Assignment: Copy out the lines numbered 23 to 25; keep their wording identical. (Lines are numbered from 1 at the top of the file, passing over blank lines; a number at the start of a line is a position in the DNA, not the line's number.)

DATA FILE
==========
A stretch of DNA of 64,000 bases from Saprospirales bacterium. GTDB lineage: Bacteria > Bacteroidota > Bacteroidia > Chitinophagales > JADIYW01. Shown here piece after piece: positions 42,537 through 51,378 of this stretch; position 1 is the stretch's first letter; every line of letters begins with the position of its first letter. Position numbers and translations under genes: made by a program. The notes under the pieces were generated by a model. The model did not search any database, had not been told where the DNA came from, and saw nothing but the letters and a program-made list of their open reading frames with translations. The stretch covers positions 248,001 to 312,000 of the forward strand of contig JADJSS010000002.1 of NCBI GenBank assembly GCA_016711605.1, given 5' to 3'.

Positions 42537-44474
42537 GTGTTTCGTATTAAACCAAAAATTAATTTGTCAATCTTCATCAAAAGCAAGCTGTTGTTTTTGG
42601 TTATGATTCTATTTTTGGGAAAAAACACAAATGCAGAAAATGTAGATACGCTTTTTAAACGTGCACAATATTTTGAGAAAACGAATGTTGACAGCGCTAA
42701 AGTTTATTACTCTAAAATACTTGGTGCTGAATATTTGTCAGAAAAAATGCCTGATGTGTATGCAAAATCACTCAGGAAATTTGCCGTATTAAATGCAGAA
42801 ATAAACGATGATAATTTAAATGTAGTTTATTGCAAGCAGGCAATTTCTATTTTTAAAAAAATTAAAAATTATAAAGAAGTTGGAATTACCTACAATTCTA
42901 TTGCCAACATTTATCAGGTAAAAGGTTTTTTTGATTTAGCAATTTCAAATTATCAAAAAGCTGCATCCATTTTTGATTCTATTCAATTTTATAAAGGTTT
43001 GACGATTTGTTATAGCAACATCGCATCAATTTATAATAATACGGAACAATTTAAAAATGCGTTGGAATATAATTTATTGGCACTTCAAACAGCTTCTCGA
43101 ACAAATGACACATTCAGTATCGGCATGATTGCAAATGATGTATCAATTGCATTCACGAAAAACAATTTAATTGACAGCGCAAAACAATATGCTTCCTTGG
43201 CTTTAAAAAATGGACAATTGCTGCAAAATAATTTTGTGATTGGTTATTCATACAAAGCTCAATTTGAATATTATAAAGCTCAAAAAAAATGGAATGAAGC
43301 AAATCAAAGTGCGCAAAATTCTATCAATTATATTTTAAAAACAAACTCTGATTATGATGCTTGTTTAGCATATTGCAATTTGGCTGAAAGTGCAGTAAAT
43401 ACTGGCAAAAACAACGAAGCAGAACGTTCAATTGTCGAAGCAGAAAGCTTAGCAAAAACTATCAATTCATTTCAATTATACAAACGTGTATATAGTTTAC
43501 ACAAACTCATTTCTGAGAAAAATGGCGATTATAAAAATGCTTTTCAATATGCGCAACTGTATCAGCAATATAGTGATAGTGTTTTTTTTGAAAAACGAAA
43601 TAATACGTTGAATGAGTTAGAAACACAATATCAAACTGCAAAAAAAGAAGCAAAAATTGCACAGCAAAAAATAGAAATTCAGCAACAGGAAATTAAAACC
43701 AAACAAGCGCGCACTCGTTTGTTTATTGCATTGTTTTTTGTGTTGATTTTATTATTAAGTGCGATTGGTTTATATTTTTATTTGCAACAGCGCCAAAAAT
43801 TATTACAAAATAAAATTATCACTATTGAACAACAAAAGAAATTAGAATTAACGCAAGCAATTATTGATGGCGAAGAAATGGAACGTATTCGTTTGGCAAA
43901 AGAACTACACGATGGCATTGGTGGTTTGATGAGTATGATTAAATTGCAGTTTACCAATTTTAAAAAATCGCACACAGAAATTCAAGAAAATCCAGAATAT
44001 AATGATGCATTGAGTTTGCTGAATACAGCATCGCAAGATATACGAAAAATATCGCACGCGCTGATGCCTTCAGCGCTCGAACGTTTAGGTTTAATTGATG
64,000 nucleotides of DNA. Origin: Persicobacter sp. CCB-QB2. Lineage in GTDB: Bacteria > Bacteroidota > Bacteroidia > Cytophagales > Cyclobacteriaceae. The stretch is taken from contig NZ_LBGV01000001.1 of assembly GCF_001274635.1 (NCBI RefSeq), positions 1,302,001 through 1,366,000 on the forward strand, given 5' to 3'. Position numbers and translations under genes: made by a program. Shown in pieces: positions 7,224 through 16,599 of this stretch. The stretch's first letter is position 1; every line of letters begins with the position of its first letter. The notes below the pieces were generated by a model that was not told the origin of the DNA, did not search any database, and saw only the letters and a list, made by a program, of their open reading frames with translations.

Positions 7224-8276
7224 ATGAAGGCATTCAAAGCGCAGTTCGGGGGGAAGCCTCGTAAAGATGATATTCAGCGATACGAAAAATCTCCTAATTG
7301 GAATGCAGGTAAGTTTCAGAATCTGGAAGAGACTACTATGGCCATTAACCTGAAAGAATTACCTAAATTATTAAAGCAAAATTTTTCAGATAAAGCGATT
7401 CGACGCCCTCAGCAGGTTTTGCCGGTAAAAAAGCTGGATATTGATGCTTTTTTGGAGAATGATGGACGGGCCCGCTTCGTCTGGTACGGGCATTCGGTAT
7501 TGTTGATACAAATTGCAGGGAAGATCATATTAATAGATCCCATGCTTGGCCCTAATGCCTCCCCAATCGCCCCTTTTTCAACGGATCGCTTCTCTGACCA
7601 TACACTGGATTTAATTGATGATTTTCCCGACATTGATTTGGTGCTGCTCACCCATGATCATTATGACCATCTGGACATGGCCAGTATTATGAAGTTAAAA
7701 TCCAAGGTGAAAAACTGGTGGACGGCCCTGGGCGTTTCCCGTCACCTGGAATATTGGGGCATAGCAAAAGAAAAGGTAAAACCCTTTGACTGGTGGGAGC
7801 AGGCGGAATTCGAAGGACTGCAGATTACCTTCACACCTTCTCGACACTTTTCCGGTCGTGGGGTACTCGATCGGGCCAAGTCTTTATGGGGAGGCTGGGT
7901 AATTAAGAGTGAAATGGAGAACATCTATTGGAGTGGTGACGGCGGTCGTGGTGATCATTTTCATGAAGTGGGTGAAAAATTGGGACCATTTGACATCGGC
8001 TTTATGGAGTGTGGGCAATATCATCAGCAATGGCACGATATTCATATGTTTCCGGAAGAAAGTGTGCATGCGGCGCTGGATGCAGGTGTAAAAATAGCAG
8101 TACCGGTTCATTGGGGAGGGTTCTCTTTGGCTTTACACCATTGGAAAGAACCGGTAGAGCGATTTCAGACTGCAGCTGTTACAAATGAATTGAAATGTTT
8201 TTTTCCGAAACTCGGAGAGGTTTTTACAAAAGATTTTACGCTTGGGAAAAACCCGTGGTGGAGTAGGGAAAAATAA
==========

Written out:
7401 CGACGCCCTCAGCAGGTTTTGCCGGTAAAAAAGCTGGATATTGATGCTTTTTTGGAGAATGATGGACGGGCCCGCTTCGTCTGGTACGGGCATTCGGTAT
7501 TGTTGATACAAATTGCAGGGAAGATCATATTAATAGATCCCATGCTTGGCCCTAATGCCTCCCCAATCGCCCCTTTTTCAACGGATCGCTTCTCTGACCA
7601 TACACTGGATTTAATTGATGATTTTCCCGACATTGATTTGGTGCTGCTCACCCATGATCATTATGACCATCTGGACATGGCCAGTATTATGAAGTTAAAA